Scott had some very good advice from Kirk McAllister, a seasoned attorney who was a DA for many years. McAllister told him NOT to talk to Amber or go on television.<quoted text>
I actually think the biggest problem Scott Peterson had was that he didn't have a media advisor / PR manager from the start to limit the impact of the news that he cheated with Amber Frey on Laci.
Cheating, while really common, is still perceived really bad in the US society.
That Scott decided to do these things is--to me--evidence that he really thought things would work out since he was innocent. He may have figured talking to Amber was the right thing to do, since he had lied to her about being married. I believe he talked to her for a number of reasons: loneliness, a hope they could be friends in spite of everything, and remorse for lying to her. Yes, I believe Scott DID show remorse, over and over and over---but only for lying about Amber. He apologized to a Modesto police detective after he said on Diane Sawyer that he had told them about Amber December 24th---it's in the evidence, like the other phone conversations. In the same conversation he keeps breaking down and is telling the detective he's losing it and can't function well without his wife but insists he will find her; the detective ignores his remarks except to ask if he's going to hurt himself; then tells him he's the only one the evidence points toward. This was a flat-out lie, since Xavier Aponte from Norco Correctional turned in a tip that defintely was legit and definitely pointed away from Scott. The MPD covered up that tip, and it didn't come out until a concerned citizen alerted the court when the trial was almost over. Jury never heard about it. If one reads the transcripts of Scott's phone conversations, it's clear that he is NOT the evil asshole he was accused of being--in fact, he's so mild mannered that you want to tell him not to take so much abuse from people. Laci's family said he was nice to his wife even when he shouldn't have been, maybe---and that is confirmed by his conversations.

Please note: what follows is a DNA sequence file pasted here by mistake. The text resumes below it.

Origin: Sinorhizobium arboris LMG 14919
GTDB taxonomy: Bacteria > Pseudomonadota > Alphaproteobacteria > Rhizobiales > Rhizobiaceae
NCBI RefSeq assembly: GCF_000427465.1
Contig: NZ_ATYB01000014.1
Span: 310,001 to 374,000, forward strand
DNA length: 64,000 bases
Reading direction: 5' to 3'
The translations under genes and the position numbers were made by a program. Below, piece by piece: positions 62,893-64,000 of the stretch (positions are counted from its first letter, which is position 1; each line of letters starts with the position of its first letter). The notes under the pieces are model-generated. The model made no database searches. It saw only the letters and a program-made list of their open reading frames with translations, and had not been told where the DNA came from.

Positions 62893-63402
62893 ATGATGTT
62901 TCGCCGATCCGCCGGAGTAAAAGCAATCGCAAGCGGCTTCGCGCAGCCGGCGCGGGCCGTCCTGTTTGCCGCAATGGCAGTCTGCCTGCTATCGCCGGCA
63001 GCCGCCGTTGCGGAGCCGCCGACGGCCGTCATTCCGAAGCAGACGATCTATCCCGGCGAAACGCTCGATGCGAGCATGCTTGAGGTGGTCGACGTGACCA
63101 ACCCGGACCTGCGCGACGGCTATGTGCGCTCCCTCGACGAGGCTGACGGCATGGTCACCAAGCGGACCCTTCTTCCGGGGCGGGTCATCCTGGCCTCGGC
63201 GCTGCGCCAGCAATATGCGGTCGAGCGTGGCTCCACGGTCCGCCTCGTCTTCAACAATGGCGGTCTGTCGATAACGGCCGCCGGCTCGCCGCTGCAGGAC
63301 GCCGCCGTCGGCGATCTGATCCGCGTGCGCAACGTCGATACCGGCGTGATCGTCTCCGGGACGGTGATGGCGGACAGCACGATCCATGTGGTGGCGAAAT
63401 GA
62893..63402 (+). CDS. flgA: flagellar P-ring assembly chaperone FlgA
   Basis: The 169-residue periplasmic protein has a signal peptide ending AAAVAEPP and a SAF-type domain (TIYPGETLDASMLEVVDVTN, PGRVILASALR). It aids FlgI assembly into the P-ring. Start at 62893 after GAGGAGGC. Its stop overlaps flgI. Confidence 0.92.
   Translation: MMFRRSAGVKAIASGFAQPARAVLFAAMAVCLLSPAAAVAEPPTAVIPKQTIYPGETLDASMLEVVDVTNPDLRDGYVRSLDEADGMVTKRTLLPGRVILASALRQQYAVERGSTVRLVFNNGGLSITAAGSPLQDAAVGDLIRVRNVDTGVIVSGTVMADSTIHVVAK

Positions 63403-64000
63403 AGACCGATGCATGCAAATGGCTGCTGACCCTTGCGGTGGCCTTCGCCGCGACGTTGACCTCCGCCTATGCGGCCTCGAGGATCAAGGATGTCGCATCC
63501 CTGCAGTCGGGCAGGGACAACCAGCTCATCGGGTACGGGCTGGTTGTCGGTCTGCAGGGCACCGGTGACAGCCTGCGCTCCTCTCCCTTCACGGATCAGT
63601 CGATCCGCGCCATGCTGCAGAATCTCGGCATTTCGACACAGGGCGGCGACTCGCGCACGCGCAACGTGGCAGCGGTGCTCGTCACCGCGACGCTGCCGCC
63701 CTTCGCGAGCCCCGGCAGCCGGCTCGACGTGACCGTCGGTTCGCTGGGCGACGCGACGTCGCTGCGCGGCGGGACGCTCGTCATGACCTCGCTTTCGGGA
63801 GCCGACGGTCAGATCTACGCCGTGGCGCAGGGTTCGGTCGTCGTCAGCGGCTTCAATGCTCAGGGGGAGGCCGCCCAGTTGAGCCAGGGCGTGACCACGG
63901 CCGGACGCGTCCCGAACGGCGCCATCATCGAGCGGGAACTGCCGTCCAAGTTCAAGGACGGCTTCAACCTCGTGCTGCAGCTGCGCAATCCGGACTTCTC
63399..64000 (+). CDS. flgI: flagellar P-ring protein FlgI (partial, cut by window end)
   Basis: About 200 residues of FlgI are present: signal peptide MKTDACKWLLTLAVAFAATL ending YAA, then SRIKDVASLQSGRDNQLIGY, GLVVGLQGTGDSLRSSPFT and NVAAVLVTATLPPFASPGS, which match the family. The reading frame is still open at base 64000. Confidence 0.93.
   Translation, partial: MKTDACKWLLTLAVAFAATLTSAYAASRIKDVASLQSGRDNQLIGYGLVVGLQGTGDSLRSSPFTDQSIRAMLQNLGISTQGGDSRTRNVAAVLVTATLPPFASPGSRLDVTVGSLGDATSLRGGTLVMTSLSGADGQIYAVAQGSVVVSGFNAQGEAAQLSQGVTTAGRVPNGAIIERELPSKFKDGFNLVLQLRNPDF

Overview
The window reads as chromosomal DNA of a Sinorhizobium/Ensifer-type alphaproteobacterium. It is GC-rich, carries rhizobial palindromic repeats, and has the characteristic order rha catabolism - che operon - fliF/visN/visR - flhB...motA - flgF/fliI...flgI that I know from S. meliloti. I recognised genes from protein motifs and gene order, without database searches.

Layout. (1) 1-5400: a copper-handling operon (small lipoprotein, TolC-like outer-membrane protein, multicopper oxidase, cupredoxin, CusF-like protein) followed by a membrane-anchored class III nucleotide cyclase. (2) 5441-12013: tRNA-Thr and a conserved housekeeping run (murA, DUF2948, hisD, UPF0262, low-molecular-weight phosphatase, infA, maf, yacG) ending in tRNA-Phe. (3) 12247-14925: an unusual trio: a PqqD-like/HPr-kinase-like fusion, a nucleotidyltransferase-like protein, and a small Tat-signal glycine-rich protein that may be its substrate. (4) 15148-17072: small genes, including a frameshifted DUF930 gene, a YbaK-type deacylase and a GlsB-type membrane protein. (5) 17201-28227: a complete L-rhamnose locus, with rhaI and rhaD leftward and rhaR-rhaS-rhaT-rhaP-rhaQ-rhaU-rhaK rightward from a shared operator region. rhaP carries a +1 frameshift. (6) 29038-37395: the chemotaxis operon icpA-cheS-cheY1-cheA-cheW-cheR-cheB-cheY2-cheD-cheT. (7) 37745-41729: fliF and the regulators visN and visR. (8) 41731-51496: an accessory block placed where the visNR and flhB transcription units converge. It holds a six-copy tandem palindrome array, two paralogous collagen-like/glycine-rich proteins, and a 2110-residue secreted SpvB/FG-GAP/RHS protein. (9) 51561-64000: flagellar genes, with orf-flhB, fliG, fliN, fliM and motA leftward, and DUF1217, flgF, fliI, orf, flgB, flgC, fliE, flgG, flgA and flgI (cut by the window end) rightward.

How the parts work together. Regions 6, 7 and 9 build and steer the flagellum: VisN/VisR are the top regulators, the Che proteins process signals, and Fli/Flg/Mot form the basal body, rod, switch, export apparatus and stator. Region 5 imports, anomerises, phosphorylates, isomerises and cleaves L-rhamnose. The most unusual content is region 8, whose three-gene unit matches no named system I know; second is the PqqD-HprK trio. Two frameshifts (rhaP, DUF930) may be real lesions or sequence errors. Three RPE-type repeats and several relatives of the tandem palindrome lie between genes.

But what I meant to say at the beginning was that McAllister strongly advised him against talking--McAllister also confronted Modesto PD detective Craig Grogan because he kept calling Scott and trying to get a confession; Grogan responded he wasn't breaking the law, and McAllister retorted his concerns were ethical ones. Scott was invariably polite and never gave Grogan or any of the others ANY grief at all and never refused to talk to him. The only weird thing he did was drive crazy when there were six or more vehicles on his tail, and he was being swarmed by media, National Enquirer, and getting death threats daily; of course he's not going to give his location over the cell phone!!!! Good grief, everyone knows cell phones aren't remotely private, they are radios.
Scott was getting guilt-tripped by Amber (the trancripts are amazing--as if someone she's known a month owes her more than one apology, but of course, she was working with the police---)and she insisted that he go on TV. So he did!! Got up in front of the whole world, apologized to Laci's family for the affair, said they were wonderful people, and it did no good, all they wanted to do was kill him. McAllister knew a lynching was underway and told Scott he was playing a "deadly game."
Scott was *NOT* the deadly one.
And he believed, I'll bet, that people would see him get up before the world, express remorse for the affair, and reach out to Laci's family. It did no good and the entertainer/TV heads who interviewed him accused him of crying fake tears and looked at him with disgust and disrespect. He should not have gone on TV, but he thought it was the right thing to do.
People said he was cocky and that he thought he could go up before the whole world and "get away" with it---but it's clear he went on TV because he felt bad about the affair.
Did him no good.